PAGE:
Sarunas Jasikevicious: the chosen one (coach)

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Sarunas walks nervously along the sideline. His eyes injected of fire. He’s always been like that. As a playmaker, one of the best of his generation, Sarunas Jasikevicious always let you know what he felt. And not all the point guards are like that.

Take Spanoulis for instance. His longtime friend and opponent, with whom he played in an amazing Panathinaikos, always has the same expression. His face owns a Buster Keaton-like steadiness that never lets you understand what he wants to do.

Saras, instead, is vocal. He screams, gives indications. Like his great masters Pini Gershon and Zeljko Obradovic, he seems to mold the team, he’d like to move each player with his basketball mind, one of the primary products of that kind in the last thirty years in Europe.

Few doubted he’d be successful. Even less thought he’d be SO successful to reach a final four with a team without stars, that he bent to his will, making them over perform.

Yesterday’s game showed a very precise Zalgiris, shooting 54% from the arc, and capitalizing on every opponent’s error. Ioannis Sfairopoulos tried all he could, but the result was never in discussion. The Lithuanian boys had too much confidence, a very clear game plan they executed perfectly and Olympiacos did not find the way to stop them.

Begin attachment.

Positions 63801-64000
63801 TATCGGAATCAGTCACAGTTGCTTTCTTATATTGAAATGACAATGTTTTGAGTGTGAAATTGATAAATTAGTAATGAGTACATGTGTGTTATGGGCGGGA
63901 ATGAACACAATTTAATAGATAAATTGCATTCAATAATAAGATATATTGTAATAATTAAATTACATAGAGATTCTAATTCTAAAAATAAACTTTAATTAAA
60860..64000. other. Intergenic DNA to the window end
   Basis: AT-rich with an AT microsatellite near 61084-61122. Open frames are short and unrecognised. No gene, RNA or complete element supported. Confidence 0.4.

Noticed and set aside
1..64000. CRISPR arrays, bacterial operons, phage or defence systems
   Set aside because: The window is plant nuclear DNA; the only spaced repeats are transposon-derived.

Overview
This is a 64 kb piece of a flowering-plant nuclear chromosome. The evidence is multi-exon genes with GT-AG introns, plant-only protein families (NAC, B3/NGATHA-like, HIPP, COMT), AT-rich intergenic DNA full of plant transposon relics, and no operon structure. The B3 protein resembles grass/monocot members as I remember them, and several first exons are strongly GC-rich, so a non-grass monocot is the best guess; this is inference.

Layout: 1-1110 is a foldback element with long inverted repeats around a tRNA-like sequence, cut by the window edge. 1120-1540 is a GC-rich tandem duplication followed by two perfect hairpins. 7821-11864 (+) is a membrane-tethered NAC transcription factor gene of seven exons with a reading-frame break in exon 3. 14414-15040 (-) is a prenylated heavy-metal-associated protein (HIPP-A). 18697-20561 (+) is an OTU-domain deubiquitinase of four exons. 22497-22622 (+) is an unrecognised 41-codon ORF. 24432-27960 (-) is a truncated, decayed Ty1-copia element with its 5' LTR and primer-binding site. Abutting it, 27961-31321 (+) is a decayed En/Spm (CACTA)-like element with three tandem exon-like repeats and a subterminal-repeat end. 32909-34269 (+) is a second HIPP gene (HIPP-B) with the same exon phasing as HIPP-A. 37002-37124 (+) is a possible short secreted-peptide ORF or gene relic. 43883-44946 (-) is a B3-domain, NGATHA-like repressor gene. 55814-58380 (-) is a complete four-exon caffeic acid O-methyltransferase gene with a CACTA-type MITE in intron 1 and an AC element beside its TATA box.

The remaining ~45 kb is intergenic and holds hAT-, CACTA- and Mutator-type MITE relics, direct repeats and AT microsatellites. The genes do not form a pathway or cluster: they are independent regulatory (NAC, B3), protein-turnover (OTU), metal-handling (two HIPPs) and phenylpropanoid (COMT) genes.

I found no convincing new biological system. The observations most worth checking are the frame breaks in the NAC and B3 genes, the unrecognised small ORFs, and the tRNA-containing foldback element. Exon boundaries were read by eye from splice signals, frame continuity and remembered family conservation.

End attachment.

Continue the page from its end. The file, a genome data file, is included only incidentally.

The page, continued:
As a player, Saras toured several cities. A hybrid product, part Lithuanian and part American, everybody saw in him the light of a talent that flourished in his career. Used to the big places and big names, it is not unlikely that he’ll leave Kaunas after one or two years, to go to a place where he left his heart, and there are some.

In his autobiography, he wrote words of love about Barcelona, where he won a Euroleague with Svetislav Pesic on the bench. But he was also offered the head coaching job at Panathinaikos when Obradovic left. His description of that offer makes all understand what an important task is to choose the Panathinaikos coach, with all the most important representatives of the team moving to his house.

He refused at the time, because he still felt like a player and stayed on court some more years. Now he had to make the choice, since time passes, but he seems to feel well on the bench.

It is not unlikely, though, because as a point guard, he was used to know the positions of all his players. After all, point guards make the best coaches, because while they play, they “imagine” the game, shaping the team on their attitudes more than other roles do.

And Sarunas shaped. He gave form, he led, learning how to play with the great players. Otherwise he could not stay in a team with Antony Parker, Diamantidis, Spanoulis, Navarro, though in different teams.

Could we say everybody expected him to be a great coach? Like Obradovic, like Djordjevic, you always expect a point guard to transition successfully to coaching. It’s natural. All the basketball innovators are likely to be former point guards and the more they’re inside the game the better.

For some aspects, we could say that his start was made easier by leading his home team, in a place in which he’s a legend. Reaching the F4 at such an early stage could increase the expectations, though, and put pressure on his future development.

However, somebody else did it already, and he’s someone whose number is certainly on the Sarunas’s list: Zelimir Obradovic.

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